BYE, Circuit Judge.
Kevin J. Morse appeals the tax court's
In April 1998, Morse, a farmer, was indicted in the United States District Court for the District of Minnesota on four counts of filing false income tax returns in violation of 26 U.S.C. § 7206(1). The indictment charged that for four years (1991-1994), he willfully made and subscribed to federal income tax returns that he did not believe to be true and correct as to every material matter. He was tried and convicted on all four counts, and this court affirmed his conviction. See United States v. Morse, 210 F.3d 380 (8th Cir. 2000). Morse was sentenced to 18 months imprisonment, and he was ordered to pay $61,700 in restitution to the Internal Revenue
On August 17, 2000, the Commissioner sent Morse a statutory notice of deficiency, which noted deficiencies in federal income tax plus civil fraud penalties for the same years (1991-1994). Morse contested the deficiency and penalties in the tax court. He challenged the Commissioner's evidence of fraud, and he asserted the doctrines of res judicata, collateral estoppel, and double jeopardy precluded the Commissioner from relitigating the amount of tax liability because he already paid criminal restitution to the government.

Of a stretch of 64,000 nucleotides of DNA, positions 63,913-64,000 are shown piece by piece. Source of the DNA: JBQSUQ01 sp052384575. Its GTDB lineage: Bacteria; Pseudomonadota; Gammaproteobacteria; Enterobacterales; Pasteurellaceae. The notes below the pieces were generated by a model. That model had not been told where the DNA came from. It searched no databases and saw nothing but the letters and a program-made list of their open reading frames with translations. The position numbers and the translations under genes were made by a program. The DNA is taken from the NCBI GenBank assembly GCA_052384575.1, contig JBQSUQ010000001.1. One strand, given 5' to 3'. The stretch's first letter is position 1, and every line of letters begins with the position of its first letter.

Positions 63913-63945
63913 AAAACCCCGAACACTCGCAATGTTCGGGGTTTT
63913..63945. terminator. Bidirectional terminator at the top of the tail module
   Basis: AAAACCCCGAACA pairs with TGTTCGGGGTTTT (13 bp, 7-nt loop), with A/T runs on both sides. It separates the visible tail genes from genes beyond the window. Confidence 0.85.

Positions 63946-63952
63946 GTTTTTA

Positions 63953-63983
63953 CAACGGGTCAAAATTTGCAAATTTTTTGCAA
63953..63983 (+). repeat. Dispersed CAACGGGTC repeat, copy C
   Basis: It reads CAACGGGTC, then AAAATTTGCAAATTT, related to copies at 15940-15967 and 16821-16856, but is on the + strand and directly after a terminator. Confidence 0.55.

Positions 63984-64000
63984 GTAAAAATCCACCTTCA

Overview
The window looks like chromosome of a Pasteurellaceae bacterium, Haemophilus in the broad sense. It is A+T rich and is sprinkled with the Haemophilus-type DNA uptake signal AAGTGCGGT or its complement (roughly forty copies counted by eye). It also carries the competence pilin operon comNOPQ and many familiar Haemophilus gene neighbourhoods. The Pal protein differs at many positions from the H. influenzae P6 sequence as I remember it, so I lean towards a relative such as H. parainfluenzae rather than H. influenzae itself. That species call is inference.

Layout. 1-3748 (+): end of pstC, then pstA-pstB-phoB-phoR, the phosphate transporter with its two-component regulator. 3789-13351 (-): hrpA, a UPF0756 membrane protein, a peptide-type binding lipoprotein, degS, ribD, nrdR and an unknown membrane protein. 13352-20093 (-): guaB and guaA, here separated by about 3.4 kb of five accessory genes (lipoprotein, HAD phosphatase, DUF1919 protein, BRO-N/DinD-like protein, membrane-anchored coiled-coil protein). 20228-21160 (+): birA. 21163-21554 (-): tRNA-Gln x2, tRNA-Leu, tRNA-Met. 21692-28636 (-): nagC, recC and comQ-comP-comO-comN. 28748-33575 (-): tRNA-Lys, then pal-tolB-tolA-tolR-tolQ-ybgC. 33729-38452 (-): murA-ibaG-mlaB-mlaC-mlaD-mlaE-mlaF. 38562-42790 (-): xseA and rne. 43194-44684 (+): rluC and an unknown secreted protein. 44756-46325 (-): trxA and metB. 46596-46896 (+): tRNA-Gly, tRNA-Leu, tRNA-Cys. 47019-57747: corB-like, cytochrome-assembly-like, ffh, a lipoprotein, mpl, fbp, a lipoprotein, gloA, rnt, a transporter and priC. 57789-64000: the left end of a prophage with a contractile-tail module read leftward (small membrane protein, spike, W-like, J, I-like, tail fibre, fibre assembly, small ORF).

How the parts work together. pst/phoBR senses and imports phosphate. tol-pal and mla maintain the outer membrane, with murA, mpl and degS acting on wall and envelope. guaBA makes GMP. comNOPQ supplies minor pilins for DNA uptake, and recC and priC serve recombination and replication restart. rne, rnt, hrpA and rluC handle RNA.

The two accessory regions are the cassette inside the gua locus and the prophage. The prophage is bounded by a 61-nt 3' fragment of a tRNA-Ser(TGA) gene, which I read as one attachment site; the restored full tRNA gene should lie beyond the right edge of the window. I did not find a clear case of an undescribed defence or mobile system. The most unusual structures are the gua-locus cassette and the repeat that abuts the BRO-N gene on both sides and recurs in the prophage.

At trial, the parties stipulated to the amount of Morse's unreported income: $75,799 in 1991, $39,900 in 1992, $24,481 in 1993, and $68,713 in 1994. After both parties presented their cases, the tax court found Morse liable for tax deficiencies plus additional fraud penalties for each year. The tax deficiencies were $14,437 for 1991, $7,300 for 1992, $2,698 for 1993, and $27,198 for 1994. The fraud penalties (75 percent of the tax deficiencies) were $10,827.75 for 1991, $5,497.50 for 1992, $2,023.50 for 1993, and $20,398.50 for 1994.
Morse first challenges the district court's finding of fraud. We review this factual finding for clear error. Scallen v. Commissioner, 877 F.2d 1364, 1369 (8th Cir.1989). 26 U.S.C. § 6663(a) provides if any part of a tax underpayment is due to fraud, 75 percent of the fraudulent underpayment is added to the tax. Thus, the Commissioner must show (1) there was an underpayment of tax,